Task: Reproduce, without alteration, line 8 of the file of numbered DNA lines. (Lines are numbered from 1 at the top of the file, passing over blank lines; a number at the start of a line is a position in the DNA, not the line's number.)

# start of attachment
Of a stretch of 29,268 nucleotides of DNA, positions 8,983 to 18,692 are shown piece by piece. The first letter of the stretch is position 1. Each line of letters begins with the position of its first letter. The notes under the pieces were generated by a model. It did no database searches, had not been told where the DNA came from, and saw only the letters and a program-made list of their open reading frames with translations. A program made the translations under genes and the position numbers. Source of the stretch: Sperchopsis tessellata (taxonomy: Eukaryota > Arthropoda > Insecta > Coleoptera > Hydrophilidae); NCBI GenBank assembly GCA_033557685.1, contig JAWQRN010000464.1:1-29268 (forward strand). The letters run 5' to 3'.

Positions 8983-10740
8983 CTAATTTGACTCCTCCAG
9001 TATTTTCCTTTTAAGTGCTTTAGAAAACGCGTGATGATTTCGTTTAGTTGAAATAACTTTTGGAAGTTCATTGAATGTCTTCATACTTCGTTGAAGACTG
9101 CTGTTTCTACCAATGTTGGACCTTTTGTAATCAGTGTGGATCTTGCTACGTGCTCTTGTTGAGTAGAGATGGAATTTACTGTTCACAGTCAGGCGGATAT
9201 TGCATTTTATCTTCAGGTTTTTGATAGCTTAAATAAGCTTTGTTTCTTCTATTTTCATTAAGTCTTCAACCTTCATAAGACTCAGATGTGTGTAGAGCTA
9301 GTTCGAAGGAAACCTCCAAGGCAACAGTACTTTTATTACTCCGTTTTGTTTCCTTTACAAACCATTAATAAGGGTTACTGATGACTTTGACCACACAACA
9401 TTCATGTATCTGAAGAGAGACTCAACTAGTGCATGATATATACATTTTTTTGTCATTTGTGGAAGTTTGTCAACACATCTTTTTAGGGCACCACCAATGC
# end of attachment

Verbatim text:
9401 TTCATGTATCTGAAGAGAGACTCAACTAGTGCATGATATATACATTTTTTTGTCATTTGTGGAAGTTTGTCAACACATCTTTTTAGGGCACCACCAATGC